How Getúlio Vargas Seized the Brazilian Labor Day

May Day, also called Labor Day, is a Brazilian national holiday. Since the Second International adopted May 1st as Labor Day, in support of Chicago’s labor unions struggle for the 8 hour day in 1886, the day had become a sensitive topic for many western governments by the end of the 19th and beginning of the 20th century – agitation and labor activism built around the date.

The first politically convenient means of ending labor organizing was suppression, and it was also used against May Day. However, given the nature of politics, a second strategic step was taken to seize the date and co-opt unions, putting labor under state tutelage. “If you cannot win, join them,” but the state has to have the final say in labor organizations.

In Brazil, it was not different. During his first administration (1930-1945), in particular during the New State dictatorship (1937-1945), Getúlio Vargas tried to win over support from industrial workers in the country. He created the Labor Justice on May 1st, 1939, to take care of legal disputes arising from the new labor legislation implemented since the early 1930s. He announced the Consolidation of Labor Laws (CLT) on May 1, 1943, which are still in effect as the main regulating code for workers in the country.

Can you see how May 1st had its meaning changed under Getúlio? The New State was able to take control of the spontaneous manifestation of the people in favor of better working conditions and transformed it in a symbol of the repressive, bureaucratic and centralizing state.

What would the Haymarket anarchists think of it, after knowing that a dictator was able to seize their memory and use it to impose labor regulations carbon copied from Carta del Lavoro, the fascistic, corporate bill imposed by Mussolini’s regime in Italy?

It is important to remember two things about that time in Brazil. First, the bureaucratic-managerial economic system, as an alternative both to classical liberalism and to state socialism, was mostly well accepted in the world and that it was nothing but the Nazi or fascist regime. An economy controlled by state corporations, without state property of the means of production.

Getúlio Vargas was firmly in line with that. One thing that was required by that form of economic organization, opposed both to the “anarchy of the market” as well as to “communistic subversion”, was the control of spontaneous movements by workers. Unions had to be closely supervised, controlled, regulated, bureaucratized, and allied with the government. The natural path was the creation of union monopolies in Brazil: only one labor union is allowed to represent a class in a given territory, which in legal jargon is called “syndicalist unity”. Today, every worker, be they members of a union or not, has to pay a state tax directed to the union monopolies, something called the “union contribution”. What would the Haymarket anarchists think about unions that extort workers?

Second, the political capture and centralized re-purposing of people’s movements were all too widespread under Getúlio Vargas. Carnival itself, which used to be celebrated in a freer and more anarchic way, was transformed and became similar to a military parade. To this day, that is the format of Rio’s “samba schools parade”. Ângela Castro Gomes shows that the New State adopted a cultural policy of highlighting certain African-Brazilian and popular manifestations at the same time as it deprived them of spontaneity and self-affirmation:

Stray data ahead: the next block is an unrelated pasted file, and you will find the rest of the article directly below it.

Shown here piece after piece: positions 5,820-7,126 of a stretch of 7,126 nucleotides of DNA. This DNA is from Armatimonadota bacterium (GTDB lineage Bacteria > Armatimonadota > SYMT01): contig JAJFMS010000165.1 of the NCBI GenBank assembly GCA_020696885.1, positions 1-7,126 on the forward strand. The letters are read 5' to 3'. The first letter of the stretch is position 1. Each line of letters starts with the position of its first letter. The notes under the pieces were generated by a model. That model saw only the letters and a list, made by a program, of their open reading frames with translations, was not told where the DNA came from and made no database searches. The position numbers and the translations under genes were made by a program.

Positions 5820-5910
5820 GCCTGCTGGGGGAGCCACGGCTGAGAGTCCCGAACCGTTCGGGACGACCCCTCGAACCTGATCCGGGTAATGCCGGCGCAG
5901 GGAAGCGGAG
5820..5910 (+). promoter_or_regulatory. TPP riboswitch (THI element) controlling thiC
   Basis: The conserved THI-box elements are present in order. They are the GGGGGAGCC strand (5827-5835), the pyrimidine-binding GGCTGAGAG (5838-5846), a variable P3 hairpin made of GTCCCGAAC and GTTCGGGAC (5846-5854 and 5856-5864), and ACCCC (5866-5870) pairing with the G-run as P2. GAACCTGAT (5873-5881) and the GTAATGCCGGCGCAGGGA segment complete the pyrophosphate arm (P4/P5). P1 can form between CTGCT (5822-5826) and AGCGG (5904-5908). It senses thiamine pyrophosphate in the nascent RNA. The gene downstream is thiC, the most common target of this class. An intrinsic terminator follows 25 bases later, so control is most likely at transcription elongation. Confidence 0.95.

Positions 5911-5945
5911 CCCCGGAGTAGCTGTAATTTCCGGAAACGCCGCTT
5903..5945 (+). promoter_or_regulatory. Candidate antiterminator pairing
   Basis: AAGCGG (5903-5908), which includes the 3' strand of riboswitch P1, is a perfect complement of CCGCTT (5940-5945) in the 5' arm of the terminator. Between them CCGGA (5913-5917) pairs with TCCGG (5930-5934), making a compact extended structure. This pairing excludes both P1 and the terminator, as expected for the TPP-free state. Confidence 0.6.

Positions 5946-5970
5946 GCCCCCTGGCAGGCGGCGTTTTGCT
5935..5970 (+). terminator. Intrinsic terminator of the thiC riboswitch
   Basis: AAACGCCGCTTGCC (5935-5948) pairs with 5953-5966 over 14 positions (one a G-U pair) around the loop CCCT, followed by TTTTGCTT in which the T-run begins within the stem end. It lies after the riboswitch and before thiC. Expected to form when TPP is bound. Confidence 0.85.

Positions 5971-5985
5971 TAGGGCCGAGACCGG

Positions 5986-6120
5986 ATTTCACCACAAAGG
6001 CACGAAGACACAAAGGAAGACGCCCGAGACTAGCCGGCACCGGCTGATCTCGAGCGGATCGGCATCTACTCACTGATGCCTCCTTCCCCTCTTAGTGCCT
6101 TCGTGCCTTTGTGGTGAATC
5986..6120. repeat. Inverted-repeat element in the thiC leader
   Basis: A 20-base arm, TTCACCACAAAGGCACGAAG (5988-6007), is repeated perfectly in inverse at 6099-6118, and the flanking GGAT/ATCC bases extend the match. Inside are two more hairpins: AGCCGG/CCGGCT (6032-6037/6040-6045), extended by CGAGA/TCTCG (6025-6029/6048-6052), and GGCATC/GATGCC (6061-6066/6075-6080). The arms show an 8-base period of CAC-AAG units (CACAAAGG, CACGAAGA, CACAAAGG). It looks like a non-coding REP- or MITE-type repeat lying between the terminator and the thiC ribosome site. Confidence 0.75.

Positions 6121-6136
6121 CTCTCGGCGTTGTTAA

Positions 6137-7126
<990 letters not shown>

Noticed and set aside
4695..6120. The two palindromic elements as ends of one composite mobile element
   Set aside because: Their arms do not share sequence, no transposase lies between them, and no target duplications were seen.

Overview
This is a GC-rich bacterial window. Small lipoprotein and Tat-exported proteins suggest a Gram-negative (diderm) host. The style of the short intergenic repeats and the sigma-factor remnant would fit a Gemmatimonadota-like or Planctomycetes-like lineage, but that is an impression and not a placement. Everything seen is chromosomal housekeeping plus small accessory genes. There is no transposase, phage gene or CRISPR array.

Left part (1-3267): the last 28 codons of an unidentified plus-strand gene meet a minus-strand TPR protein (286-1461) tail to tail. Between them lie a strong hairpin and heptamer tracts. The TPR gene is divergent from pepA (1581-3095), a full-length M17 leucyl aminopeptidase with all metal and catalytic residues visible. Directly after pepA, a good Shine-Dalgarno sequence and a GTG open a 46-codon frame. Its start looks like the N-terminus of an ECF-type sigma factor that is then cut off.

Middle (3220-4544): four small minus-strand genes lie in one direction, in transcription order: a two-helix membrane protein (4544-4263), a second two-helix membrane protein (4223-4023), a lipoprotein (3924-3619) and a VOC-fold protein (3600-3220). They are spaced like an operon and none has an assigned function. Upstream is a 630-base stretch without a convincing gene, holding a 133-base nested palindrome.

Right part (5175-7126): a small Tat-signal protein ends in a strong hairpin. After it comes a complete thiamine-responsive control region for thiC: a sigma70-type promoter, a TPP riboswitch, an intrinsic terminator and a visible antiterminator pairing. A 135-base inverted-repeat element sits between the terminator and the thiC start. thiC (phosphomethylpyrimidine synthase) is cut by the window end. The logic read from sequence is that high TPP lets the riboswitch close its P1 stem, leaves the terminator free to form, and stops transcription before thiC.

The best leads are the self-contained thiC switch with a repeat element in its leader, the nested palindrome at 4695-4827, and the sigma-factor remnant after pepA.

Many recent researches have paved the way to think about how much recreational, sports, carnival and dancing associations by the poor and black urban populations, especially in the capital, were able to legitimize themselves in the First Republic, after attempting to and succeeding in getting permits and having their rights respected by republican institutions, city authorities and policemen. That was well before the 1920s! Amidst the daily police prosecutions – also very common after the 1930s – carnival groups imposed to the cities their forms of socializing and celebrating carnival. On the other hand, even though cultural and political branches of the New State valued black and popular cultural expressions, their choice of what characterized the true popular and national was nothing but discretionary and involved a good deal of prosecution and censorship against the candomblés, popular leisure organizations and samba lyrics.

The Brazilian Labor Day, under this legitimizing view that links the CLT to monopoly unions, is not even a holiday for all the working class, since we cannot even say that labor regulations and unions benefit all Brazilian workers. More than 40% of them work “informally” and as street peddlers, because of labor laws themselves. If labor regulation benefits do not even help all formal workers, and some even hurt them (such as forced savings by FGTS, returning lower than market interest), for the informal worker, they matter even less.

For that share of the labor force, the labor benefits celebrated by the government mean nothing. Street vendors, for instance, are regularly chased off by the police, under various justifications, that range from not having permits to their revoking without warning. May 1st is but a slow day in which nothing is really worth selling on the streets, in an informal economy that, annually, moves hundreds of billions of dollars, and does so by getting around the state.

The state does not represent workers. The state has weakened the workers’ cause and transformed their free organizations in branches of the government. It is time we took back May Day.

Translated from Portuguese into English by Erick Vasconcelos.

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